'; ICES20 at Mekelle University: 20th International Conference of Ethiopian Studies
Geralta mountains

20th International Conference of Ethiopian Studies (ICES20)
Mekelle University, Ethiopia

"Regional and Global Ethiopia - Interconnections and Identities"
1-5 October, 2018

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AGAZI Tiumelissan, Independent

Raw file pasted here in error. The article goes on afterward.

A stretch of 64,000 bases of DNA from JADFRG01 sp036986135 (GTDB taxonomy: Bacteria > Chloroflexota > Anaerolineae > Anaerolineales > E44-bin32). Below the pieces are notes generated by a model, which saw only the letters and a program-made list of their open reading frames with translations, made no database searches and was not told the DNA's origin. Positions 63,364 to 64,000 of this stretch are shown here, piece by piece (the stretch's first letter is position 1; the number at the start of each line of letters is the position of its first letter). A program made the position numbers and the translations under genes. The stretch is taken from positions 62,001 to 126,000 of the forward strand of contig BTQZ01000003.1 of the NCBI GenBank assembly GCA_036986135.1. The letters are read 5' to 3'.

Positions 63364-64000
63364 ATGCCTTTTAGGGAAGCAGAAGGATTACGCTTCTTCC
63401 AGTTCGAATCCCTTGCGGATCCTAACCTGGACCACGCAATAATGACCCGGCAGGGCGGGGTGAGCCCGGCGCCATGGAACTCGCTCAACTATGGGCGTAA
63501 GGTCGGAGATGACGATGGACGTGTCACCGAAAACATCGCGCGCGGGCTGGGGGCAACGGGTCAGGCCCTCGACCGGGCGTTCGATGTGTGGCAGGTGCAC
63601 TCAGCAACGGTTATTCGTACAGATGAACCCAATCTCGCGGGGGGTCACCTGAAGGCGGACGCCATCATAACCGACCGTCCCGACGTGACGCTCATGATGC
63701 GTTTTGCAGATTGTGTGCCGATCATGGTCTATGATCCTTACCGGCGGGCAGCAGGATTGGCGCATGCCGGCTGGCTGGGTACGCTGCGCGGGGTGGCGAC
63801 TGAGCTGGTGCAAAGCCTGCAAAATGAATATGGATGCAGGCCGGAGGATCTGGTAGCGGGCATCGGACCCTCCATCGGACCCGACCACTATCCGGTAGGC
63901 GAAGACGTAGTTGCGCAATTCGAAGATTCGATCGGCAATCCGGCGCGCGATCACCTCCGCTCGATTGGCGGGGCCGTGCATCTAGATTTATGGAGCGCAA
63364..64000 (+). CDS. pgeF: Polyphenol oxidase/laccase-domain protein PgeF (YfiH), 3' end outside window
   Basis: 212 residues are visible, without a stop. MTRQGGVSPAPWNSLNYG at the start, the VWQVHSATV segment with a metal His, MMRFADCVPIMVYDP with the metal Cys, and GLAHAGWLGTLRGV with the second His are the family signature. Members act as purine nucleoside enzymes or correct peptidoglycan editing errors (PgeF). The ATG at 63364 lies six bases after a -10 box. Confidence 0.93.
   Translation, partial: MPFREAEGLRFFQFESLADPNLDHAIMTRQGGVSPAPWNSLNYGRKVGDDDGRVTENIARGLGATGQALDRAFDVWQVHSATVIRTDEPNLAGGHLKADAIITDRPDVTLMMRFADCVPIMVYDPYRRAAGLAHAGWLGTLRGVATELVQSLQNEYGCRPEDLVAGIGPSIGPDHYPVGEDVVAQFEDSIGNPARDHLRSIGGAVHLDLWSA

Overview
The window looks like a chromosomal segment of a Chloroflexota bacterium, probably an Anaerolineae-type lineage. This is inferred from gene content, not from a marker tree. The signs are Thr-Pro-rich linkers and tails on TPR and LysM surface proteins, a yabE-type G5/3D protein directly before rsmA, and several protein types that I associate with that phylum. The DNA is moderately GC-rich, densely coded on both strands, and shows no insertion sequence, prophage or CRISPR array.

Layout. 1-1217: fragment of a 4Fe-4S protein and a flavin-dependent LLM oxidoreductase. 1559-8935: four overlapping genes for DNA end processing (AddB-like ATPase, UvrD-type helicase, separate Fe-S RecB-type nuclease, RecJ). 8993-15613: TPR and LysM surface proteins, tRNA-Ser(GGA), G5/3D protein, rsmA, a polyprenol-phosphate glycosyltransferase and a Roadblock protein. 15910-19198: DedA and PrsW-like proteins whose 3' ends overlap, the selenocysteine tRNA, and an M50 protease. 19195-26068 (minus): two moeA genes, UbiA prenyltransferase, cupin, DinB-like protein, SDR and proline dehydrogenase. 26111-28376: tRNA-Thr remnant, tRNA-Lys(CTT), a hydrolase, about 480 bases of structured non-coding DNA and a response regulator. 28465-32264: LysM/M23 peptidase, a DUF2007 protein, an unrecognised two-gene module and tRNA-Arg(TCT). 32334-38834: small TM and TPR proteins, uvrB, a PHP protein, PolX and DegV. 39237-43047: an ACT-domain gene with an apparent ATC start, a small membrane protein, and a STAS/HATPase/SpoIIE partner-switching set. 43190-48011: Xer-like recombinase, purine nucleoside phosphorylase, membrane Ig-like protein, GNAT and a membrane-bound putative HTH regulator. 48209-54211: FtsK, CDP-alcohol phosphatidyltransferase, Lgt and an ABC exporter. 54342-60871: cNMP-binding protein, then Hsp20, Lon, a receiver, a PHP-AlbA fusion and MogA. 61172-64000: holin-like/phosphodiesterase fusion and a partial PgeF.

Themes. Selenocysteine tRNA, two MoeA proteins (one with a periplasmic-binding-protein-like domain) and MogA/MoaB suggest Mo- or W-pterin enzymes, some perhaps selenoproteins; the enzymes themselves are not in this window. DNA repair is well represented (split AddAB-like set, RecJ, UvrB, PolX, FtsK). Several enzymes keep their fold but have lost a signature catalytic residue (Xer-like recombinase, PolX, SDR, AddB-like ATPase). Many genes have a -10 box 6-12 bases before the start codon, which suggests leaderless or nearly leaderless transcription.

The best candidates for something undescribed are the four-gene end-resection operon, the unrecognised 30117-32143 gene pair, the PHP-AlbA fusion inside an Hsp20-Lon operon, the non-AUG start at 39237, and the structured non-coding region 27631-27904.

The importance of education for both an individual's and a nation's development is indisputable. In Ethiopia, this recognition has translated to decades of strong government focus. Education is also a focus of global concern. Building on the Universal Primary Education MDG, the SDGs aspire to ensure inclusive and equitable quality education, whilst reducing inequality within and among countries. At the same time, the education system in the world has been undergoing dynamic changes in the last several decades, in a two-way process interlinked with globalisation. On the one hand, the world’s globalisation is spearheaded by economic forces, technological innovation and education. On the other hand, the education system has to respond to the demands of globalisation. For instance, the ICT-based knowledge era is leading in the need for students to acquire new skill sets such as communication, collaboration, critical thinking and problem solving, creativity and innovation, as highlighted in the '21st Century education’ initiative, in turn requiring a system centred on the student, rather than the conventional teacher-centred approach. There is also this view of global education, which sees the function of education as preparing global citizens with a strong emphasis on interconnectedness and interdependence. This paper will explore the extent to which these global education trends are reflected in Ethiopia at two levels. Firstly, the paper will consider the intentions of Ethiopian policymakers towards preparing the students to the globalizing world, as well as challenges they face in doing so, such as lagging infrastructural development, regional and other disparities, and the need to address other development priorities. Secondly, the paper will consider the experience of students, teachers, schools and communities in four rural communities of Ethiopia. It will explore the extent to which these global education trends and the Ethiopian government’s policy intentions are felt at their level, and their perceptions of the value of education as they experience it, in equipping them for the life they aspire to. The paper will also offer some reflections on the prospects, given current trends at the national level and in these four communities, of reaching the goal of an inclusive, equitable, quality education for all.